Near tropical storm-force winds with a weekend cold front and high tides from Hurricane Teddy damaged shoreline and created dangerous sea conditions across the Treasure Coast.

Monday morning the National Weather Service issued a gale warning spanning Brevard to Martin counties with wind gusts recorded between 30 to 35 mph along with heavy rain and lightning.

The agency issued a coastal flood advisory for shoreline across the Treasure Coast and predicted “moderate to major” beach erosion from rough seas, which it stated could reach or pass over dunes.

The National Hurricane Center said Monday Hurricane Teddy is a Category 2 storm, with maximum sustained winds of 100 mph, located about 160 miles southeast of Bermuda, moving north-northeast at 9 mph. It’s impacting the U.S. east coast with wind and waves.

More: Tropics watch: TS Beta to drench Gulf Coast, Teddy threatens Canada; updates for Monday, Sept. 21

“(Monday) will be the windiest day of the week,” said Meteorologist Scott Kelly.

Indian River, St. Lucie and Martin counties all saw top wind gusts of 34 mph recorded between 6 p.m. Sunday and 1 a.m. Monday.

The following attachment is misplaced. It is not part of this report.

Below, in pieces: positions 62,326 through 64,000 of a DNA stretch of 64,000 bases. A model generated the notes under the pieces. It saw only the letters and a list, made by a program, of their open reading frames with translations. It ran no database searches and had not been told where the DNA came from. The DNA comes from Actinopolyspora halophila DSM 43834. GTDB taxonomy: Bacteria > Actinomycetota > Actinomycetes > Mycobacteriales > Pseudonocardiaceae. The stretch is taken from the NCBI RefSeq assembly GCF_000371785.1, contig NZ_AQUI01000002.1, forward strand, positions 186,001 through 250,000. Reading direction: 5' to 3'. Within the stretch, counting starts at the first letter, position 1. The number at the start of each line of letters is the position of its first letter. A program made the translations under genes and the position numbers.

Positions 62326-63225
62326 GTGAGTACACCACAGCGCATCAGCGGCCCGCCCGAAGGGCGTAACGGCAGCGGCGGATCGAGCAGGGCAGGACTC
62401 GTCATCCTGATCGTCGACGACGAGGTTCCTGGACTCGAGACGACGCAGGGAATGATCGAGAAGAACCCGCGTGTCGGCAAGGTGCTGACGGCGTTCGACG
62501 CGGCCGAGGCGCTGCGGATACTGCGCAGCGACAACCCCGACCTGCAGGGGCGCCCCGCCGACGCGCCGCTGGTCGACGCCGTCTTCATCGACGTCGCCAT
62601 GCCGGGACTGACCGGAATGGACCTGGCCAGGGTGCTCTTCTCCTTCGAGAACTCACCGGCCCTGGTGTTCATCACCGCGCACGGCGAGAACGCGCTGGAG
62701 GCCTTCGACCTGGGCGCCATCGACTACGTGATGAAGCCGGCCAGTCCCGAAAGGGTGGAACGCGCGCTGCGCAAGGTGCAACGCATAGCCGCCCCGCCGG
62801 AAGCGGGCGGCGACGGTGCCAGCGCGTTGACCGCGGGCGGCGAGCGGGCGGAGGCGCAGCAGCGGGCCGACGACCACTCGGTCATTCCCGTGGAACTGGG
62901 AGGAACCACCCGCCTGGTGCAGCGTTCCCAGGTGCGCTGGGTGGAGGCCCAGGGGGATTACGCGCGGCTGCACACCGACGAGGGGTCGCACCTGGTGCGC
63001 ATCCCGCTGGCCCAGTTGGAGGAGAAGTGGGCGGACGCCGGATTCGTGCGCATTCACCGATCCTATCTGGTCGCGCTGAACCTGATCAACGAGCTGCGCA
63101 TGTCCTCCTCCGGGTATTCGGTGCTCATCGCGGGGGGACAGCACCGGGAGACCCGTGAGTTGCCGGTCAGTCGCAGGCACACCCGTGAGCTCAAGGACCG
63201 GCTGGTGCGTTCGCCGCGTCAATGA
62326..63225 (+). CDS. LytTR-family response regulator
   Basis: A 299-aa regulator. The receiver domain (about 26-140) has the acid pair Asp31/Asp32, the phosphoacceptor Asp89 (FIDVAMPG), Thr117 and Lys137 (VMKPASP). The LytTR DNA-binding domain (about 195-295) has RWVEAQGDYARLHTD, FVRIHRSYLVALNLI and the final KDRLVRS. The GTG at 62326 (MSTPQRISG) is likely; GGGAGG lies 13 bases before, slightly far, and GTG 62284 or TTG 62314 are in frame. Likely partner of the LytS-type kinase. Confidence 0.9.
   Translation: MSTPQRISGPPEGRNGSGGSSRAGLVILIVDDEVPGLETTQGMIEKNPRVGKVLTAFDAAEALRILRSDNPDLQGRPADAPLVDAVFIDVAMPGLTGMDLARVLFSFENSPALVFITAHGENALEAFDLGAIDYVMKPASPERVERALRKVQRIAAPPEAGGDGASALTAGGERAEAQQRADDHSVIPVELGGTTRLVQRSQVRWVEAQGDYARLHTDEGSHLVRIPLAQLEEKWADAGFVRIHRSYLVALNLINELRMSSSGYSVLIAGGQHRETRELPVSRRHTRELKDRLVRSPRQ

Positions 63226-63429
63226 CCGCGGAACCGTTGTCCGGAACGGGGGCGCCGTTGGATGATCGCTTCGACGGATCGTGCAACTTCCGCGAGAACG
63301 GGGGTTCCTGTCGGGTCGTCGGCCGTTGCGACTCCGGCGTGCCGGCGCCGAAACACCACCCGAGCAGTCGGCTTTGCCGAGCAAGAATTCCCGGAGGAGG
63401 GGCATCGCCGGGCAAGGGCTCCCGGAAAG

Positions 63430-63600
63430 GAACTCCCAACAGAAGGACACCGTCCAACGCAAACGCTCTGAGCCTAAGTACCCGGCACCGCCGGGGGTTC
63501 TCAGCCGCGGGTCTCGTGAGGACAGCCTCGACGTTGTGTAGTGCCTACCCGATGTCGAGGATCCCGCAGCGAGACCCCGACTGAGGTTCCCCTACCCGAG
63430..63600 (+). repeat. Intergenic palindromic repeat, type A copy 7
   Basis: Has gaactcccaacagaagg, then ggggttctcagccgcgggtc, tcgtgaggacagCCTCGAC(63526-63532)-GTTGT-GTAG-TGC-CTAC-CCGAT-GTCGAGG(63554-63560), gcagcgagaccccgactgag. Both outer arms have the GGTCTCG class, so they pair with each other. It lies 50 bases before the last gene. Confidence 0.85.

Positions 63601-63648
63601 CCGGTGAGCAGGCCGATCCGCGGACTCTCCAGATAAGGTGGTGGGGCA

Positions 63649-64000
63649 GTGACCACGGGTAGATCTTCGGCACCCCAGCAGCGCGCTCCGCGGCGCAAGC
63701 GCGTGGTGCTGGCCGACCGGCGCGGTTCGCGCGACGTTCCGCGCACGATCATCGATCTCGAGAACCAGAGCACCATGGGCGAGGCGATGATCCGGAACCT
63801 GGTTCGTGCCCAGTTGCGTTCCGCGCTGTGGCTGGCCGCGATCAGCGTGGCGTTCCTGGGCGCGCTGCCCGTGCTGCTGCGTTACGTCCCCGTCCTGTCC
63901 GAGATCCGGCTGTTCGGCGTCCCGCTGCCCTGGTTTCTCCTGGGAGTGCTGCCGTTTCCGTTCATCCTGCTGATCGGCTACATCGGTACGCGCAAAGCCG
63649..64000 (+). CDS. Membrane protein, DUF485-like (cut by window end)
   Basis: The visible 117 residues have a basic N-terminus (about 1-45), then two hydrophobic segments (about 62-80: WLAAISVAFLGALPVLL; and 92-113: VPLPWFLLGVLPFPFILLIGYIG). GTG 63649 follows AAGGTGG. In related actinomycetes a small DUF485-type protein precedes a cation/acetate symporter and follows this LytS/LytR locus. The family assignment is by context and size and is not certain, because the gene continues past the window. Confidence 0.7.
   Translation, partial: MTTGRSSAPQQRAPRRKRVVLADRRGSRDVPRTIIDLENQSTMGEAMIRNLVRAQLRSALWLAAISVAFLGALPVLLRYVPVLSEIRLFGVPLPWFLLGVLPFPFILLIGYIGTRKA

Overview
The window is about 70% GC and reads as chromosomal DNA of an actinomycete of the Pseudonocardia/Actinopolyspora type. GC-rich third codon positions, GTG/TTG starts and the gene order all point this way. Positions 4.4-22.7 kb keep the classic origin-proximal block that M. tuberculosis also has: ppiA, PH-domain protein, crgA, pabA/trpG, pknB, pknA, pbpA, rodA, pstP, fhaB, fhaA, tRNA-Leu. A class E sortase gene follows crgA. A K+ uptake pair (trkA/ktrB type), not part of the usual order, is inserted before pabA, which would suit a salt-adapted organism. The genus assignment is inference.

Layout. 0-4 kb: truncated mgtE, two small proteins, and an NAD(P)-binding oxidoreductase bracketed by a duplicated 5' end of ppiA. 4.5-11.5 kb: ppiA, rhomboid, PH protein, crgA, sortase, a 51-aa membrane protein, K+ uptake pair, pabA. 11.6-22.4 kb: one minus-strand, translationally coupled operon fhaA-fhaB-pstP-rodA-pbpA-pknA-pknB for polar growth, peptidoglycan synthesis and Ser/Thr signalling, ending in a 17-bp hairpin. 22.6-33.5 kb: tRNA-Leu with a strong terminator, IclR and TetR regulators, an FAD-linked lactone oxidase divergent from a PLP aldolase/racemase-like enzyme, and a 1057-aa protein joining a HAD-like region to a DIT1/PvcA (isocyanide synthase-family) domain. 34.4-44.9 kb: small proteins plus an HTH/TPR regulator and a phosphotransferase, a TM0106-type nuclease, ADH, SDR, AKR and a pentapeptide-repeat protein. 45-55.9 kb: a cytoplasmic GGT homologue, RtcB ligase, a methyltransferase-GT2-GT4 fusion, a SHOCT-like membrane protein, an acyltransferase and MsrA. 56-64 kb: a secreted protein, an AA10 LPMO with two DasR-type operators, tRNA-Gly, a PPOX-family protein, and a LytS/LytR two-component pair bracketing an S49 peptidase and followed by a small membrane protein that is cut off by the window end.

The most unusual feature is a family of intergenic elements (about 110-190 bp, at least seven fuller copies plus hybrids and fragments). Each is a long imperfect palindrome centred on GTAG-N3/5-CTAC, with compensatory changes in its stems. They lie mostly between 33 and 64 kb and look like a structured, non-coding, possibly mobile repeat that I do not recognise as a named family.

Kelly said a high pressure system to the northeast brought the strong winds along with a cold front that will keep temperatures in the mid-80s through at least Wednesday.

More: NWS says weekend front expected to bring ‘kind of’ fall-like weather to Treasure Coast

“Winds wont be as strong tomorrow (Tuesday),” Kelly said. “It will be breezy along the coast.”

He said a high rip current risk will remain thanks in part to Hurricane Teddy, which is producing higher-than-normal tides.

“The only thing that Teddy is producing is the large swell affecting the coast,” Kelly said. “There is an indirect impact.”

He said that swell and higher-than-normal tide could push seawater past dunes.

“That’s going to cause some erosion and some minor coastal flooding is possible,” Kelly said.

Corey Arwood is a breaking news reporter for TCPalm. Follow Corey on Twitter @coreyarwood, or reach him by phone at 772-978-2246.

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